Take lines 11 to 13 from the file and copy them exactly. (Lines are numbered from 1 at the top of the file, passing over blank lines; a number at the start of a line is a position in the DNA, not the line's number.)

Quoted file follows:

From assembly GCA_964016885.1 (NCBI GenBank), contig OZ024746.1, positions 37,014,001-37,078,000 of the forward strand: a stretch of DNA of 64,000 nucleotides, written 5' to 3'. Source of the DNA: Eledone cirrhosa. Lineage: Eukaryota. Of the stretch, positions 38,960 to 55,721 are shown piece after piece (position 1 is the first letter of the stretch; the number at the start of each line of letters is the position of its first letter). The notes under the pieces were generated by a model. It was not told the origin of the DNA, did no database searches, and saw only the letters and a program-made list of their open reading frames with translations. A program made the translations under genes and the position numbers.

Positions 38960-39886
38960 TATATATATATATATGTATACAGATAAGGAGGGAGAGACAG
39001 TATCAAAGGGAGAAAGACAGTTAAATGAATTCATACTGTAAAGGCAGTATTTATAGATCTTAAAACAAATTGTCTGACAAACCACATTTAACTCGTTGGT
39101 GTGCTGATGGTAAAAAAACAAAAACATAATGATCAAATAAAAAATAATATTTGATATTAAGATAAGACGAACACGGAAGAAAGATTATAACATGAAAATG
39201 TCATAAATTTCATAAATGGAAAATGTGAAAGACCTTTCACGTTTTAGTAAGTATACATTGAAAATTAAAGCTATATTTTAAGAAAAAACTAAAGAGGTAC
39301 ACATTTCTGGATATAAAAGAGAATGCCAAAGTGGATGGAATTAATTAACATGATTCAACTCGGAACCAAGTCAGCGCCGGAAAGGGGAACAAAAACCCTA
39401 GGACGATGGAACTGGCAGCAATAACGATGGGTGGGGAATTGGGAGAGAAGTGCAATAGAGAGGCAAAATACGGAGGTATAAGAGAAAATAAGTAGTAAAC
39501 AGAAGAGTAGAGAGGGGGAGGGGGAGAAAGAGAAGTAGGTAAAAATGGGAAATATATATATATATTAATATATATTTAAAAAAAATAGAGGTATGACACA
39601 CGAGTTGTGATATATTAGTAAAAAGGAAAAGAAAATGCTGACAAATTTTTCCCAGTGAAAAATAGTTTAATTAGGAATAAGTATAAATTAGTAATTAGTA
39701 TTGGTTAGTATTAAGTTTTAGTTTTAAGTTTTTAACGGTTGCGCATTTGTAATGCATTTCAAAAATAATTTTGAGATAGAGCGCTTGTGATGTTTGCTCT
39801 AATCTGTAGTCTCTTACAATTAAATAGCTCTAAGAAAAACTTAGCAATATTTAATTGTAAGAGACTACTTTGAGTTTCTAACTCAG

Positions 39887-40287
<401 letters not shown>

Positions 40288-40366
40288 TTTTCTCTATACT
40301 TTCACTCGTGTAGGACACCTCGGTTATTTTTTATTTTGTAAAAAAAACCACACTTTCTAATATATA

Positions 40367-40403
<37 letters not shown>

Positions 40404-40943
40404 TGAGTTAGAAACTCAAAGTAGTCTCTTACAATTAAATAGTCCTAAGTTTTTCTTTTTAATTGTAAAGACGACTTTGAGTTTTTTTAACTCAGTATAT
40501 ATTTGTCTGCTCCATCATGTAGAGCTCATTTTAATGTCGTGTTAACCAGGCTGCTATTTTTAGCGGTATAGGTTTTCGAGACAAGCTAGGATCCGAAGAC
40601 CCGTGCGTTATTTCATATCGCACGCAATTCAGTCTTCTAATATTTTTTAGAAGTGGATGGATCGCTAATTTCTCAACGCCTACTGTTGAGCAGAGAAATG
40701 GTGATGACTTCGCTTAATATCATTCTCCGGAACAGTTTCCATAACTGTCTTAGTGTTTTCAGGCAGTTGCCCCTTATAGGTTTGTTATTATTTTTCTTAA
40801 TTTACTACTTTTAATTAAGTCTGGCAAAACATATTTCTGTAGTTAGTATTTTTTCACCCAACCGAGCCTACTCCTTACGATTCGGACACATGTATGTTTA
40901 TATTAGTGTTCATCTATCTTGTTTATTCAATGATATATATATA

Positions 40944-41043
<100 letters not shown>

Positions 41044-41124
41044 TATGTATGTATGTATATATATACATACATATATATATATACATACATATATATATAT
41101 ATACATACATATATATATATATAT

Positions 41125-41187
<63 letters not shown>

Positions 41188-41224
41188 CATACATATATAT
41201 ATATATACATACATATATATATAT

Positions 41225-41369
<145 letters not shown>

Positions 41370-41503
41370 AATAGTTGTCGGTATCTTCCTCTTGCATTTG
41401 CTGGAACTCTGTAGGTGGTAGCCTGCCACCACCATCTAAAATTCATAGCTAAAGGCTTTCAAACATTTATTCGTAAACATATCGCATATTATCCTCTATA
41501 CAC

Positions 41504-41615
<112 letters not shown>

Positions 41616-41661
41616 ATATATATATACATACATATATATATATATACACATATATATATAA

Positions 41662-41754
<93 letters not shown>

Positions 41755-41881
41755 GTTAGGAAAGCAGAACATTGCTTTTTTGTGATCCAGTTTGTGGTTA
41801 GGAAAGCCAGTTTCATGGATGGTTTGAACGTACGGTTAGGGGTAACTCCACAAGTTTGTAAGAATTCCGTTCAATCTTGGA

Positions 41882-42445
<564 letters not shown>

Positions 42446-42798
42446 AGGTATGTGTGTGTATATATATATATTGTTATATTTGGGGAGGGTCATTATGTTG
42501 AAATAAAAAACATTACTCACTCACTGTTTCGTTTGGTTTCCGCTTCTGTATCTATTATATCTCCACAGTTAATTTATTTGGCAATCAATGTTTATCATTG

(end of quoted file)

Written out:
39701 TTGGTTAGTATTAAGTTTTAGTTTTAAGTTTTTAACGGTTGCGCATTTGTAATGCATTTCAAAAATAATTTTGAGATAGAGCGCTTGTGATGTTTGCTCT
39801 AATCTGTAGTCTCTTACAATTAAATAGCTCTAAGAAAAACTTAGCAATATTTAATTGTAAGAGACTACTTTGAGTTTCTAACTCAG

Positions 39887-40287